LEMONADE by Beyoncé
Sorry folks, we can’t embed tracks from Tidal. Since apparently Beyonce and Jay-Z’s marriage is on the rocks, let’s hope that it’ll be available on Spotify soon.
Favorite Tracks: “Hold Up,” “Daddy Lessons,” “Love Drought,” “All Night”
In a seeming attempt to send her rabid fan base into cardiac arrest, Beyoncé has released another album with little to no announcement. As “surprised” as one might be by LEMONADE’s release and the HBO premiere of its accompanying short film, the real shocker is that on this album, Beyoncé, whose lyrics have never really been confessional (despite her previous attempts at depth), actually gets personal.
For so long, Beyoncé has been tight-lipped about her private life and in such precise, almost unfathomable control of her public image (lest we forget her photoshopped Instagram posts or that unnerving family brawl in a hotel elevator) that the day on which she finally admitted to any sort of turbulence in her perfectly manicured life seemed like it would never come. But on LEMONADE, you can practically hear divorce papers hit the coffee table in every beat as Ms. Knowles finally addresses the rumors of her failing marriage to Jay-Z head on.
The album chronicles the journey of a woman grappling with her partner’s infidelity. But this is no “Irreplaceable”; LEMONADE weaves a tight, cohesive narrative that explores the various stages of the fallout, from the initial suspicion, through bouts of insecurity and apathy, and finally to an apparent reconciliation. It’s self-indulgent, for sure; but never has she sounded more vulnerable than on the piano ballad “Sandcastles” or more empowered than on the kiss-off anthem “Sorry.” This brazen confidence sustains the album even as the lyrical journey lags or feels a bit too gradual. (Do you really care this much about her relationship with Jay-Z? When she name-checks his various monikers throughout the album, you realize that you do.)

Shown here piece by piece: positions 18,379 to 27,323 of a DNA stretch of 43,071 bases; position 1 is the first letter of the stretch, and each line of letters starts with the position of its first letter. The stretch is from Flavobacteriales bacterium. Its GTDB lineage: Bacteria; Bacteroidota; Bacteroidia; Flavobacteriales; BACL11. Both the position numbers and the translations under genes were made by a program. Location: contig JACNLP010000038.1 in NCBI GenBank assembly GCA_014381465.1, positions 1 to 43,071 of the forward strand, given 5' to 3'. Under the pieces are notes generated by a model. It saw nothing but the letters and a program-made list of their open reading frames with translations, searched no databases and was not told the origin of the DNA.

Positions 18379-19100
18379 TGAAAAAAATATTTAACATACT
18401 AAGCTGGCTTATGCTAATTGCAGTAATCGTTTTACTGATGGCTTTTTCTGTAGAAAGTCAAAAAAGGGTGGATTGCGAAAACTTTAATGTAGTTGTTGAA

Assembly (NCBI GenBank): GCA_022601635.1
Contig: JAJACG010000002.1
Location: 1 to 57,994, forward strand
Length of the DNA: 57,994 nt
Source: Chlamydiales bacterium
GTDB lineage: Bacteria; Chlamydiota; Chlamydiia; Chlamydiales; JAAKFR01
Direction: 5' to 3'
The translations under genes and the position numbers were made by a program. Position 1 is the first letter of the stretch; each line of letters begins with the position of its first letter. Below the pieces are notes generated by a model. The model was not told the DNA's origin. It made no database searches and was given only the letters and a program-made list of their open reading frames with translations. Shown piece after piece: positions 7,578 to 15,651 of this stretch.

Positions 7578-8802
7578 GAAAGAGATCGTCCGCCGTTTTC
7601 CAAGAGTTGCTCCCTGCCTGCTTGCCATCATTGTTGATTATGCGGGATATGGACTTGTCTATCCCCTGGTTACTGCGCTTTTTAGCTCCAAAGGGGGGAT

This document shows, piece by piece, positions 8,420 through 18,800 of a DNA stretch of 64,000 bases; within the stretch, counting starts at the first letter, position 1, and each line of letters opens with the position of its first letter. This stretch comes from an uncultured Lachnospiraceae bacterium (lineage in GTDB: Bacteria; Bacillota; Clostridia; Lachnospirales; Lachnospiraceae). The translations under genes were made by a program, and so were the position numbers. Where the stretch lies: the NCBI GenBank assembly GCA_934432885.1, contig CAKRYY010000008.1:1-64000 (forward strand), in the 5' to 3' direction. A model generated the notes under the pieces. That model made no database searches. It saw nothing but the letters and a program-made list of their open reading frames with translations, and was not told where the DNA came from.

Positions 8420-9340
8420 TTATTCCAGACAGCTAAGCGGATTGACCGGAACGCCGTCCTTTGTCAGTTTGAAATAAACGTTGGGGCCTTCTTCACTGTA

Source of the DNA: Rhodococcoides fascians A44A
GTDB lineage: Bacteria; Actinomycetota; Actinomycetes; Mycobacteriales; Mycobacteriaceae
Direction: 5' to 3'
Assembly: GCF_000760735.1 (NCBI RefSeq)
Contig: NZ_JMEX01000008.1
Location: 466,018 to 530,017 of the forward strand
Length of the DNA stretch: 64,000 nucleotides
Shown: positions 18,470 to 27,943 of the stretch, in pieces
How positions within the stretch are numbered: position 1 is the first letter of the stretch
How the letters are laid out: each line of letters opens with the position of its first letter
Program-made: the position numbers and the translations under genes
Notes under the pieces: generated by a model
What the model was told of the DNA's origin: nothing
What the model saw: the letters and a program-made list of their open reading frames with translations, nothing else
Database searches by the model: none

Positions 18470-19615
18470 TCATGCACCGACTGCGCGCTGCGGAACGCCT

The lyrics portray an interesting dynamic between man and woman. Beyoncé cuts down Jay’s ego on “Hold Up,” when she chants “Can’t you see there’s no other man above you?” But this is after she badgers, “Who the fuck do you think I am? You ain’t married to no average bitch, boy” on “Don’t Hurt Yourself.” She tears her husband down to build herself up. Perhaps it’s deserved, and perhaps this is what female empowerment sounds like on a Beyoncè album. It works, and knowing that Jay-Z had to have been involved in this musical deconstruction of his character from a business standpoint, given the Tidal-exclusive nature of its release, makes it all the more enticing to listen to. Most of all, it feels raw and real, two words that could not describe any of her previous efforts.
Beyoncé compliments her newfound lyrical authenticity with her continued sonic trek away the radio friendly R&B pop sound that characterized her earlier work. The album is equal parts singing and spoken word, with a surprising amount of rap sprinkled in. She leaps from gospel balladry on opener “Pray You Catch Me” to rock ‘n’ roll on the Jack White collaboration “Don’t Hurt Yourself” to country on the divine standout track “Daddy Lessons.” Alternatively, songs like the soaring ballad “All Night” and the bravado-laced “6 Inch,” a duet with the Weeknd, offer something comfortably familiar amidst the unexpected and experimental.
At a time when her peers like Lady Gaga and Rihanna are trying to reposition themselves in the pop music landscape while also manipulating the business in their favor, only Beyoncé does so successfully. She understands that the key is to progress, not to entirely reinvent; LEMONADE is not Beyoncé’s ANTI, but another lens that gives us a clearer picture of who she is. If she keeps it up, even the sternest of Beyoncé fans might soon find themselves getting into formation.